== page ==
Decided: March 19, 1975.
COOPER RIVER CONVALESCENT CENTER, INC., APPELLANT,
WILLIAM J. DOUGHERTY, ACTING COMMISSIONER, N.J. STATE DEPARTMENT OF HEALTH, HEALTH CARE ADMINISTRATION BOARD OF THE DEPARTMENT OF HEALTH, STATE OF NEW JERSEY, RESPONDENTS
Leonard, Seidman and Bischoff. The opinion of the court was delivered by Bischoff, J.A.D.
[133 NJSuper Page 228]
This is an appeal from a decision of the Health Care Administration Board (HCAB) denying an application for a certificate of need (pursuant to N.J.S.A. 26:2H-1 et seq.) to enable appellant to construct 66 skilled or intermediate nursing home beds. The following abbreviated procedural history is sufficient for purposes of this appeal.
Appellant submitted its application on July 26, 1972, for a certificate of need to construct 66 skilled care nursing home beds, thereby expanding its 108-bed facility to 174 beds. This application was amended to include an alternative request for the issuance of a certificate of need for construction of 66 intermediate care beds, should there be no
[133 NJSuper Page 229]
need for skilled beds in the area. Appellant's application was forwarded to the Review Committee of the State Health Planning Council (SHPC), the coordinating agency which considers applications for certificates of need under the act (N.J.S.A. 26:2H-3). This Review Committee recommended to the SHPC that appellant's application be denied because the 1971 State Plan indicated that the region where appellant's facility is located was overbuilt by 203 beds, and the inventory for the 1972 State Plan, not yet adopted, also indicated that the region was overbuilt by approximately 200 beds. The SHPC on October 27, 1972 adopted the recommendations of the Review Committee and appellant was informed on November 15, 1972 that the Department of Health was recommending to the HCAB that appellant's application for a certificate of need for "the addition of 66 ECF [extended care facility] beds to the existing 108 bed nursing home facility" be denied. By letter dated March 16, 1973 the Commissioner of Health explained to appellant that the denial was intended to apply to its application for both skilled care beds and intermediate care beds, saying:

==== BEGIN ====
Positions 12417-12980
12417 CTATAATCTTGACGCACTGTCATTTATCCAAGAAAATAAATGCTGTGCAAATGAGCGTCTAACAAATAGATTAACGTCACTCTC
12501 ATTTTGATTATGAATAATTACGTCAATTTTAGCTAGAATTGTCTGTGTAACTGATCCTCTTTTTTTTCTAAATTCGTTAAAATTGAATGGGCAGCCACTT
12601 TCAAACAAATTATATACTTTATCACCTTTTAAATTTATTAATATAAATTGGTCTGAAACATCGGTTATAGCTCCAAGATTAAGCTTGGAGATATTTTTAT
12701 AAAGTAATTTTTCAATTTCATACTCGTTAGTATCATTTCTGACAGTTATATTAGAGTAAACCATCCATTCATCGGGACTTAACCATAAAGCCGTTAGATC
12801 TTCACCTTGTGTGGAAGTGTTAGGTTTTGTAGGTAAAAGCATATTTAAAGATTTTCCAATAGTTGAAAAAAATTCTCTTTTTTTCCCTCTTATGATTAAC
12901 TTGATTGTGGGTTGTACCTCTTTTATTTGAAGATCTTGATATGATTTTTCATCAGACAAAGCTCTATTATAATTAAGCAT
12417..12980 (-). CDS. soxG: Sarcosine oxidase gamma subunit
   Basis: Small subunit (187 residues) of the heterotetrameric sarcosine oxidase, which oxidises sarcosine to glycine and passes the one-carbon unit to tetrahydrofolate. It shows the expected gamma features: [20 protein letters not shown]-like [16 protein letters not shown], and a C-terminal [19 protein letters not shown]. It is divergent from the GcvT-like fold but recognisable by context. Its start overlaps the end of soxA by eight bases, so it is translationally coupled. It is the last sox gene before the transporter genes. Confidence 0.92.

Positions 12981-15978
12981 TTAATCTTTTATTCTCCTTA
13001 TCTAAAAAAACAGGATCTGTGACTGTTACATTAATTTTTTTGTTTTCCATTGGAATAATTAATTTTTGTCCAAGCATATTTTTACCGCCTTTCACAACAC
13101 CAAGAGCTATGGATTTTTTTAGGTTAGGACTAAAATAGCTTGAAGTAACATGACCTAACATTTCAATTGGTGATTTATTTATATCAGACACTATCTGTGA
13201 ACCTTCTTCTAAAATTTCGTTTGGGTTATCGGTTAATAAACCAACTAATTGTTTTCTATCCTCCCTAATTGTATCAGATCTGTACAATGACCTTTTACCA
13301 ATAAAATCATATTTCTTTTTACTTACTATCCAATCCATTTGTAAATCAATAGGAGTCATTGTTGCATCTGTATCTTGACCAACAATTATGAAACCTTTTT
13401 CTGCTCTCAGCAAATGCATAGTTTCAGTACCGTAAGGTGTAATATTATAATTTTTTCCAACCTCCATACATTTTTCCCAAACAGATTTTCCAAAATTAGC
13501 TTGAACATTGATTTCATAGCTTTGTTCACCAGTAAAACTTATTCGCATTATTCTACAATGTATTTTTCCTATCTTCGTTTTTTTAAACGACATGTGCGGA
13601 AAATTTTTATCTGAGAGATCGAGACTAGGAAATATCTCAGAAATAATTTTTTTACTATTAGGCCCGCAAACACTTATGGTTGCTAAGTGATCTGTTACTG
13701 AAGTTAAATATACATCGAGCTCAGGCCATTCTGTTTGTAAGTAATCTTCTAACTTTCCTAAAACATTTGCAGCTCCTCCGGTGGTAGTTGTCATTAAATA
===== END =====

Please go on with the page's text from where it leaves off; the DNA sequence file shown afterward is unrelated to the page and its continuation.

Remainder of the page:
We digress to point out that the distinction between a skilled care facility (ECF) and an intermediate care facility (ICF) is in the level of nursing care provided. The required hours of skilled nursing services are not as high for intermediate care as for skilled care. The amount of time required in attendance in each category is established by regulations developed by federal agencies in connection with the Hill-Burton Program, 42 U.S.C.A. § 291 et seq.
The 1971 State Plan did not include an inventory of need for intermediate care because the federal requirements for